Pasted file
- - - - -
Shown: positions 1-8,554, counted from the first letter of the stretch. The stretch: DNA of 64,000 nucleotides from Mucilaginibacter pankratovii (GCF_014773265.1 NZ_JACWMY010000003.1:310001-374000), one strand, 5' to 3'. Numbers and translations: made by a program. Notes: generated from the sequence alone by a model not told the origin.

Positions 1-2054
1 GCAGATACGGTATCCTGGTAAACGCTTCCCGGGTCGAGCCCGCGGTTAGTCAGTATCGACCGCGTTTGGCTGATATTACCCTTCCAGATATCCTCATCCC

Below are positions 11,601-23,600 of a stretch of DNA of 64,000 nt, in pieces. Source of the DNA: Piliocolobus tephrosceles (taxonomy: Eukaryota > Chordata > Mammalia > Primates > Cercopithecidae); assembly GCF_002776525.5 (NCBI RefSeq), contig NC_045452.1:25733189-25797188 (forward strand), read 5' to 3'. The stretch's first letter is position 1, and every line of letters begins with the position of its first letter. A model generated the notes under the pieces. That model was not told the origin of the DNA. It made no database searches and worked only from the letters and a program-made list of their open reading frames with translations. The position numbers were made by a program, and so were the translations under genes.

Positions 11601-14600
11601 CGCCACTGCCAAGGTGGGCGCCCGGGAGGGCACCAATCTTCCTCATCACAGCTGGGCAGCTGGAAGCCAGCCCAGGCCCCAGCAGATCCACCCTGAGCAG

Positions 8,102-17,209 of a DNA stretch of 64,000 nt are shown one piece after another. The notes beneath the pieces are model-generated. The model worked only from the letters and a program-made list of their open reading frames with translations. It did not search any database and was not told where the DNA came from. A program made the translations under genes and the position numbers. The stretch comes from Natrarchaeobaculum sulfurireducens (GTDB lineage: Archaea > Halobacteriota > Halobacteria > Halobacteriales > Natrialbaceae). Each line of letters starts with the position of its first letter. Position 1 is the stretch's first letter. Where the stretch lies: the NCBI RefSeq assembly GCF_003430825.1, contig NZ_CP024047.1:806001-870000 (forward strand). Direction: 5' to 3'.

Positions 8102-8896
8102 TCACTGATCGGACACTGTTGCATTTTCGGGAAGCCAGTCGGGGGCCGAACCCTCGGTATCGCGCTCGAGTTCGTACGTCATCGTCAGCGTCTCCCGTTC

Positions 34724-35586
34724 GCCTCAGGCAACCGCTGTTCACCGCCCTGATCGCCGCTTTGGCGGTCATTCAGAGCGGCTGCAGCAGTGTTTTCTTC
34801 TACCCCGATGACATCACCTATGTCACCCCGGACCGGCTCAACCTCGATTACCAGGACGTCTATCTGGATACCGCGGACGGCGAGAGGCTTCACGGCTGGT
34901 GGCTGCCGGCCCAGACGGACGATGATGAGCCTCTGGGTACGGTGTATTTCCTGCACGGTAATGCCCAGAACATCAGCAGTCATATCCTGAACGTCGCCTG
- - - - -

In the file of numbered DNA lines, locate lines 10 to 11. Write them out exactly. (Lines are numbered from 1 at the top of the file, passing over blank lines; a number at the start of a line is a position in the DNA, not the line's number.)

Positions 34724-35586
34724 GCCTCAGGCAACCGCTGTTCACCGCCCTGATCGCCGCTTTGGCGGTCATTCAGAGCGGCTGCAGCAGTGTTTTCTTC